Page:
Insulation preps – plugging the 3” gap

This thing is persistently following me: I think I completed a task, only to learn that I am merely halfway through.

I cut the three inch thermal break around the first floor edge and thought I was done. But something in the back of my mind kept nagging me:

How does this three inch gap work with the spray foam insulation?

The spray polyurethane foam (SPF), in particular the open cell foam has a very high expansion rate (1 in 100). When the foam is applied to the basement wall and ceiling, it would bubble up through the three inch thermal break and make a big mess.

While thinking about how to resolve this problem, I had a ‘that pile of trash is now my treasure’ moment.


I had a pile of two inch XPS insulation scraps lying around. I had moved them out of the way a number of times and was ready to throw them out. Thank God I didn’t!

The scraps were easily cut into three inch wide strips that I then jammed into the three inch wide thermal break gap. Not only did I successfully plug that gap, but I did so maintaining the effectiveness of the thermal break.

I only hope that experiences like this won’t turn me into a hoarder.

About Marcus de la fleur

Marcus is a Registered Landscape Architect with a horticultural degree from the School of Horticulture at the Royal Botanic Gardens, Kew, and a Masters in Landscape Architecture from the University of Sheffield, UK. He developed a landscape based sustainable pilot project at 168 Elm Ave. in 2002, and has expanded his skill set to building science. Starting in 2009, Marcus applied the newly acquired expertise to the deep energy retrofit of his 100+ year old home in Chicago.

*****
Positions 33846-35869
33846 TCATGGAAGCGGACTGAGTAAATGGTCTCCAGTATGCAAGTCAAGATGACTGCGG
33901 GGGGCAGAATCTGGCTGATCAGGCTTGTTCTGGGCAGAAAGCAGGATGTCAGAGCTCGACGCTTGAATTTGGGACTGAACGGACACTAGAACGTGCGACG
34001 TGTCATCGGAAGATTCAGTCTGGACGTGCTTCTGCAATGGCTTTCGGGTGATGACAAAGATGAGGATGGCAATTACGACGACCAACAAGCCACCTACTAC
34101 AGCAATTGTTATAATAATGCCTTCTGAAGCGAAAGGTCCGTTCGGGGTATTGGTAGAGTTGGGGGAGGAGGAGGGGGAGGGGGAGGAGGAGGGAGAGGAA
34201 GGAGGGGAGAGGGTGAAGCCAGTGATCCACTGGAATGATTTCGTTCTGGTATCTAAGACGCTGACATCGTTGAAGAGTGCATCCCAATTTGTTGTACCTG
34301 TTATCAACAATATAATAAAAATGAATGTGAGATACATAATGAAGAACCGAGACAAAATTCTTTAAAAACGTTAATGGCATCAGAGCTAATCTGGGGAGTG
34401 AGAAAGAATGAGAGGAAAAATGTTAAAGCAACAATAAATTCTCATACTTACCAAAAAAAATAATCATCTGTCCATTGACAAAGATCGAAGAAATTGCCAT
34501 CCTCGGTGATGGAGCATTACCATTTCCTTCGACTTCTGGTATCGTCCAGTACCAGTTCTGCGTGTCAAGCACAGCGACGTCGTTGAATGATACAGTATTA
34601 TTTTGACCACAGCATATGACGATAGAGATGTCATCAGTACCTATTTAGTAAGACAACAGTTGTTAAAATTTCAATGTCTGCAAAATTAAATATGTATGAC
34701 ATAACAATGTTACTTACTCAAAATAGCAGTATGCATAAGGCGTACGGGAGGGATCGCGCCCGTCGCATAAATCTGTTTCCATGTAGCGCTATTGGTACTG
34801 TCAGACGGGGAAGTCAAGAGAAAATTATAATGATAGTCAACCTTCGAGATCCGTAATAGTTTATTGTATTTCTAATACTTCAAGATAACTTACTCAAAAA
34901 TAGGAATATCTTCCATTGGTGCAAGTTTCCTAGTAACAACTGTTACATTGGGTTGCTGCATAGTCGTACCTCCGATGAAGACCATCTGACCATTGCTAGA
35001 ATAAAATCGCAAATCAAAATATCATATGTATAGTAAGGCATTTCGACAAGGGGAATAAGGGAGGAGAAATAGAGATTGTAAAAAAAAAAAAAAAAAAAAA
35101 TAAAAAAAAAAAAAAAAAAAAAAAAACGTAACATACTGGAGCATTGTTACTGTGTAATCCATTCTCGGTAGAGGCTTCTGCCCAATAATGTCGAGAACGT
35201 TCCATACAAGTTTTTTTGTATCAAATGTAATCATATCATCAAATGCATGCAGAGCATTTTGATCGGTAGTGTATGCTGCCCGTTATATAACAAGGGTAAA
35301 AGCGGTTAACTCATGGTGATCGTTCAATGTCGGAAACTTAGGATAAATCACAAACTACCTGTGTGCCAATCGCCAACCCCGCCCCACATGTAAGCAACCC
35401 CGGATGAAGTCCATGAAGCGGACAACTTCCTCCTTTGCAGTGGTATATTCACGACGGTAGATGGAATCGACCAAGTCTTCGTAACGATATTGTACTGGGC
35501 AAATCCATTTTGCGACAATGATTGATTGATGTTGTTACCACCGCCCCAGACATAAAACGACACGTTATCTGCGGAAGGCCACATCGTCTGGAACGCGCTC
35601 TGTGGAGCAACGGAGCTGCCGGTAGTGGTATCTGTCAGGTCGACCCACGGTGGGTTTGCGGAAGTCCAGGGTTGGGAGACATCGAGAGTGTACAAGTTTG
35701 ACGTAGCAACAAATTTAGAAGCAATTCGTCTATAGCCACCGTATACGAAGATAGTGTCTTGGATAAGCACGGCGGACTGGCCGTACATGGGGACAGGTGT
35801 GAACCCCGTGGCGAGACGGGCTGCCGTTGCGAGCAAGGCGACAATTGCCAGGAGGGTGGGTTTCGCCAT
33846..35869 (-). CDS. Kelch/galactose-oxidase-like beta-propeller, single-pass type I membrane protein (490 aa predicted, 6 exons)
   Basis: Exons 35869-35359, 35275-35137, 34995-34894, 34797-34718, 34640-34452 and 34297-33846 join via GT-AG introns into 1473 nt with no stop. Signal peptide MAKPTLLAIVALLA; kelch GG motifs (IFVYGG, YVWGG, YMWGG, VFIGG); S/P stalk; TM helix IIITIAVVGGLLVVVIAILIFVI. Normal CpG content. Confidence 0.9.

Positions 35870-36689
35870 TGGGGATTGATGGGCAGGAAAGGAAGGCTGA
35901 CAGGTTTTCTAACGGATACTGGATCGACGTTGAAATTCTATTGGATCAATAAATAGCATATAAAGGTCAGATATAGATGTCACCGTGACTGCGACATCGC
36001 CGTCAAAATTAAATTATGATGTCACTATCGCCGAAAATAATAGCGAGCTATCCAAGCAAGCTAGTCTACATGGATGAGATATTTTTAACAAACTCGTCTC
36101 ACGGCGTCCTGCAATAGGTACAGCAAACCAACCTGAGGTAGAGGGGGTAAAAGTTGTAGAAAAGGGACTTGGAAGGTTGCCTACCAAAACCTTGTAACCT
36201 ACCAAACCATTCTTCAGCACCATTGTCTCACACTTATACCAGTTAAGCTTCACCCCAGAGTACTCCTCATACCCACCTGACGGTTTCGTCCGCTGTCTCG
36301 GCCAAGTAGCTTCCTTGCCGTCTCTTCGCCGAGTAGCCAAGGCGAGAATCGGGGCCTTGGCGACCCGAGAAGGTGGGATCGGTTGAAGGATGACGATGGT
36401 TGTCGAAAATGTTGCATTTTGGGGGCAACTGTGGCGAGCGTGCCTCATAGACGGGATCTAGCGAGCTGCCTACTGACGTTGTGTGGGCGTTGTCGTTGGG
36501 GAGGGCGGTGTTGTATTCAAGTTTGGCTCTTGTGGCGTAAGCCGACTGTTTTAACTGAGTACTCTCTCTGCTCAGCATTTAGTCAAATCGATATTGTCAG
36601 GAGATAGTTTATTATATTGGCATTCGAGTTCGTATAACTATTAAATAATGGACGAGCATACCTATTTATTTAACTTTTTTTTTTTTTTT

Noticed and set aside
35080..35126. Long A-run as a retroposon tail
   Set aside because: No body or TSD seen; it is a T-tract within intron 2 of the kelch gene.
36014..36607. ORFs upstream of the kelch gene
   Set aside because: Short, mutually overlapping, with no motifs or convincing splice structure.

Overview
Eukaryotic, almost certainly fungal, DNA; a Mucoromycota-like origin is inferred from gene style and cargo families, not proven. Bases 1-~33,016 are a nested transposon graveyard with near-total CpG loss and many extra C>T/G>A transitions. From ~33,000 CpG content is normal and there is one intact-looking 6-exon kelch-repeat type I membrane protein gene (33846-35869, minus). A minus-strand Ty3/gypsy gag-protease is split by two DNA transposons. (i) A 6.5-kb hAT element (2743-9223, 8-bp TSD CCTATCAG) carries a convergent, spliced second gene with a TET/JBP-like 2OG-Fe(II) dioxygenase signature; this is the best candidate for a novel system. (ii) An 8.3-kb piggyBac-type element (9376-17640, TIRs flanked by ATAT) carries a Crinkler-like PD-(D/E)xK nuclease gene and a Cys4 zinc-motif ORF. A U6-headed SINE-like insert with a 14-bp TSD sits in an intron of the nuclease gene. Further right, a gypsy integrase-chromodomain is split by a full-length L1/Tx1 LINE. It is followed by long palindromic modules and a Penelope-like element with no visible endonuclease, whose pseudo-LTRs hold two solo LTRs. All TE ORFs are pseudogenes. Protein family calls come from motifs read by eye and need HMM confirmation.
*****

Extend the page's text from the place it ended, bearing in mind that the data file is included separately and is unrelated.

2 thoughts on “Insulation preps – plugging the 3” gap

  1. I like the logic of what you’re doing with the 3″ thermal break on the floor, my question is how do you intend to cover it? Are you planning to cover all the brick with foam all the way up the building?

    On another note, I put 6″ of spray foam in my basement 2 years ago, and the results are phenomenal (2″ gap from the wall, then a 2×4 stud wall for a total value of R-36 give or take). My basement is now significantly warmer than the main floor in the canadian winters that i’m facing. The closed cell foam was roughly double the cost of fiberglass, but the benefits of air sealing, and the elimination of any chance of mould growth in the future are well worth the price. Really enjoying the blog so far

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